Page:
Your bridesmaids hate their dresses, your mother hates your dress, and you have a sneaking suspicion that your future mother-in-law hates YOU. Oh, God. Bridezilla would confront all the above, end up banning one or most of the above from her wedding, and demand that her fiance choose between her and his mother. You, on the other hand, well, you’re not going to be happy with any of this, either. But, you will thank your bridesmaid for being such a good friend and wearing the dress anyway on your one, special day. It’s one day. And you know that as far as your mother and his mother are concerned, their feelings are not about you, it’s about them. You love your dress, and you love your fiance. Your Mom wants you to be happy, and his mom wants him to be happy. You are, and he is, so smile and keep moving. If you are able to keep all these personal feelings in perspective without destroying the personal relationships involved, you are NOT Bridezilla.

See? It’s the response to a challenge that separates you from the girl on TV throwing cake at her florist. You’re not that girl, so stop asking me if you are. You are not unreasonable, you are not reactionary, and you would NEVER waste cake like that. You know?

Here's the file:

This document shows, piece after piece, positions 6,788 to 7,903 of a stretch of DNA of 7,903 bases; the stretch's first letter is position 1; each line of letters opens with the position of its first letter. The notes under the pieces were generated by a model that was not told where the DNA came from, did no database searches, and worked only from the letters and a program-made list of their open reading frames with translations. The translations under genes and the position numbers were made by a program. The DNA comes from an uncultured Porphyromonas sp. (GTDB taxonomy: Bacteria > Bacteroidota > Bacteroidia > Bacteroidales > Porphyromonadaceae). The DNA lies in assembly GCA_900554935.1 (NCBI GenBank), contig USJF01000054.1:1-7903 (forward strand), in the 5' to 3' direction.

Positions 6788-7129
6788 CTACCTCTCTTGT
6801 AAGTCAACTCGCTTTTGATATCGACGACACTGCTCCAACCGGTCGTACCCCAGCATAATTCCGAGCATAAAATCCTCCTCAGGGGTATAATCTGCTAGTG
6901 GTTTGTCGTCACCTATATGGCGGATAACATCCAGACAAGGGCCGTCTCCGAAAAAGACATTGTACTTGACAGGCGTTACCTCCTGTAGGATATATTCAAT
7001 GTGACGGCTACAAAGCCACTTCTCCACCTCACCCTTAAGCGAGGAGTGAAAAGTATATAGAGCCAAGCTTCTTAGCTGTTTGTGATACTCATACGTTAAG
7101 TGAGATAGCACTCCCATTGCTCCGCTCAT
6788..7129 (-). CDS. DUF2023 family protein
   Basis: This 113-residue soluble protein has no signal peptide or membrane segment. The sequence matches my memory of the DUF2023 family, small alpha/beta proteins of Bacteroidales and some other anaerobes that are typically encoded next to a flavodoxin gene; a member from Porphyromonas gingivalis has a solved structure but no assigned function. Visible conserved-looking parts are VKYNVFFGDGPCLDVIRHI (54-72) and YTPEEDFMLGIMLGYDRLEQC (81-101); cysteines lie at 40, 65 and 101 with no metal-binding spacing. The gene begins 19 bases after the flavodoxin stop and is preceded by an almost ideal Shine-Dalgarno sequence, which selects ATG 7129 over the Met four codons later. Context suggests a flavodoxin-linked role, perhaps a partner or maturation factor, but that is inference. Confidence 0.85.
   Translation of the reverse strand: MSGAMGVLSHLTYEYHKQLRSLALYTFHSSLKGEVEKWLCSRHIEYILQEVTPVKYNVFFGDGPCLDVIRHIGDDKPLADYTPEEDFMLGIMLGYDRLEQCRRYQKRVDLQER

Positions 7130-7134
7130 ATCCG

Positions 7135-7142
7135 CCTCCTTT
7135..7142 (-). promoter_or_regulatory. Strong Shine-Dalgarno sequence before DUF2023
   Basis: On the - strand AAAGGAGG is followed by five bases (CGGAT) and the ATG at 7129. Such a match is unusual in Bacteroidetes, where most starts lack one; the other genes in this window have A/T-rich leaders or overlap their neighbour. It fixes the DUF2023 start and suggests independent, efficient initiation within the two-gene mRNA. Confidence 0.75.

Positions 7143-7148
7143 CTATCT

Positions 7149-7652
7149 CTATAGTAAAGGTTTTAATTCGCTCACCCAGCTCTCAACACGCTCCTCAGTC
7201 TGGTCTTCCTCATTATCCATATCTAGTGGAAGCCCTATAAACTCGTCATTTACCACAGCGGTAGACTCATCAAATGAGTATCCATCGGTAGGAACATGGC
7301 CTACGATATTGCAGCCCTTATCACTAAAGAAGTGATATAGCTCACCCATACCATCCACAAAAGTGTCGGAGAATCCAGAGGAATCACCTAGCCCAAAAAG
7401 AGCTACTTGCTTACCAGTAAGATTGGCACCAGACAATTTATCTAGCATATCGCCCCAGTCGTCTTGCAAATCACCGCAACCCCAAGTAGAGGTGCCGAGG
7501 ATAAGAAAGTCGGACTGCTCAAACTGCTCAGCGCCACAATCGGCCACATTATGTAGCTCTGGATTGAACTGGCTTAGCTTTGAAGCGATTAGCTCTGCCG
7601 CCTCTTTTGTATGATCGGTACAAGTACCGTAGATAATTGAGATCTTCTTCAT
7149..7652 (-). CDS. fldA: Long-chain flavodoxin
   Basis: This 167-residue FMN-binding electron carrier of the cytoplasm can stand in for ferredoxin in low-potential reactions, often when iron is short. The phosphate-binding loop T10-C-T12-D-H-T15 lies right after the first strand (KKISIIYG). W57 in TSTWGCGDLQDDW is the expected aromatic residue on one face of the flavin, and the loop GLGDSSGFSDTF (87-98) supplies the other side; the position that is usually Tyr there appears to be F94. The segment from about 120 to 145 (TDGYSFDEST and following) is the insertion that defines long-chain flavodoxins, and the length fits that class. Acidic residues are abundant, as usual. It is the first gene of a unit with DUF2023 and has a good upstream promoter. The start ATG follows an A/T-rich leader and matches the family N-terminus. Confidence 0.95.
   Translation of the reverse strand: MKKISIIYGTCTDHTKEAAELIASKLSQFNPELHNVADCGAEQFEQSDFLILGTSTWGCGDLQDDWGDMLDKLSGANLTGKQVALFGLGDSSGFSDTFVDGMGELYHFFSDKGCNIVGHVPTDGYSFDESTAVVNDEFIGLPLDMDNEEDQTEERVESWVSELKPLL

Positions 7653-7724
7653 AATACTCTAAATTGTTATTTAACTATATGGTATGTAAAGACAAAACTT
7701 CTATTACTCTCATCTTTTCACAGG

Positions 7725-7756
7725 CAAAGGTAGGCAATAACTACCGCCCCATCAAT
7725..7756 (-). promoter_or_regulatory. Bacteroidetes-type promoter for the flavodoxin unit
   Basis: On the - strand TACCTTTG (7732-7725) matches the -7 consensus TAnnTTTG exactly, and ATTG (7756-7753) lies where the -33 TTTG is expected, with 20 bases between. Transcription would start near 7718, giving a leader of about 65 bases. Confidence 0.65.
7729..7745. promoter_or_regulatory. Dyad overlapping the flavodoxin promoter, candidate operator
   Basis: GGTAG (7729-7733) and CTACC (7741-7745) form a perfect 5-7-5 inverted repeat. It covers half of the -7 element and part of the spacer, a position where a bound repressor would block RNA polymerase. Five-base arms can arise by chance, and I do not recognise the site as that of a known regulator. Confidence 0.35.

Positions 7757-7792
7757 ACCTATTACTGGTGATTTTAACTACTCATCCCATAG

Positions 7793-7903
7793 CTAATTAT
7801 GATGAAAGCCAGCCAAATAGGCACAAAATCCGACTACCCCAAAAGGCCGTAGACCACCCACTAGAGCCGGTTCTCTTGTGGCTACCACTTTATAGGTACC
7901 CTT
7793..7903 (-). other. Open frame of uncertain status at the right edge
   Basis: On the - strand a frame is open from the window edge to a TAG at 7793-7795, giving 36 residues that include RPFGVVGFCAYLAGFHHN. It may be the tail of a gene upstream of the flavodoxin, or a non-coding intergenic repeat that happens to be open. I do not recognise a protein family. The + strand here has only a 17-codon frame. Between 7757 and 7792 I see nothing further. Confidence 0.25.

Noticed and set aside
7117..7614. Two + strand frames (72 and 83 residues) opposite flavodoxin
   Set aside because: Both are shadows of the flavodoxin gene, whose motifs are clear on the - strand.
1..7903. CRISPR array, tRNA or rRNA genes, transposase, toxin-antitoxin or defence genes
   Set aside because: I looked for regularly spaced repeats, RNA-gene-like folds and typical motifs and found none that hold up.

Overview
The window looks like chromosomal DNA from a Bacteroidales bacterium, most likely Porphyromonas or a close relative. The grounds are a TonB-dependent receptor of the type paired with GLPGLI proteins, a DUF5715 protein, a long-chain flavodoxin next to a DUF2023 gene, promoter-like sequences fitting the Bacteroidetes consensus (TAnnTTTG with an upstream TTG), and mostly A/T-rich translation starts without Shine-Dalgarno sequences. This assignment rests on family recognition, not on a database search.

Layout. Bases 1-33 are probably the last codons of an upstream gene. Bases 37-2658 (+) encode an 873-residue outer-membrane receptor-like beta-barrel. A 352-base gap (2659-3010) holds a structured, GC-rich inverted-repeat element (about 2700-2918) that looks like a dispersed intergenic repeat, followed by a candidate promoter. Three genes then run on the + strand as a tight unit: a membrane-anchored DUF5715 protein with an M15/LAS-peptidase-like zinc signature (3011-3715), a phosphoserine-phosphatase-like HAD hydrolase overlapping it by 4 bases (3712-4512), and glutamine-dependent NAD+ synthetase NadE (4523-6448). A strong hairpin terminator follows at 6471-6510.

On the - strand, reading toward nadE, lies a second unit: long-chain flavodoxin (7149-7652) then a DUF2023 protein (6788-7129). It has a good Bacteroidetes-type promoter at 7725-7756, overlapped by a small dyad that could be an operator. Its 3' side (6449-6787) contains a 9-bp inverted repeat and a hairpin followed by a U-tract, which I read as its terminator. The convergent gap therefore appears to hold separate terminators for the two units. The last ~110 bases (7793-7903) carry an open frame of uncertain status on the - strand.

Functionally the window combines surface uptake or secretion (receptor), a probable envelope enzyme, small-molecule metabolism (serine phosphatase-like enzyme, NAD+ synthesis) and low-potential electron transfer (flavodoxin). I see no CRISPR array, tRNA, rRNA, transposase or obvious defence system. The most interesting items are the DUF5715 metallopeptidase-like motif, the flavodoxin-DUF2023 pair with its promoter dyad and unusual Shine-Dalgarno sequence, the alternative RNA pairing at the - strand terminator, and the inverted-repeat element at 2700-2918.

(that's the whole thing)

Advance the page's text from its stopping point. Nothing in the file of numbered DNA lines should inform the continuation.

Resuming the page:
So, when was the last time you thought you might be a Bridezilla, and realized that you were wrong? Or has someone wrongly accused you of being the B word? Let me know in the comments – I’ve got your back.

See you at the end of the aisle,

Liz Coopersmith is the owner of Silver Charm Events, a wedding planning service in Los Angeles. She's also a regular contributor to the Huffington Post and the author of "DIY Your DOC: Do-it Yourself Wedding Day Coordination." Follow her on Facebook, Twitter and Instagram.
  • "Your Mom wants you to be happy, and his mom wants him to be happy. You are, and he is, so smile and keep moving. If you are able to keep all these personal feelings in perspective without destroying the personal relationships involved, you are NOT Bridezilla."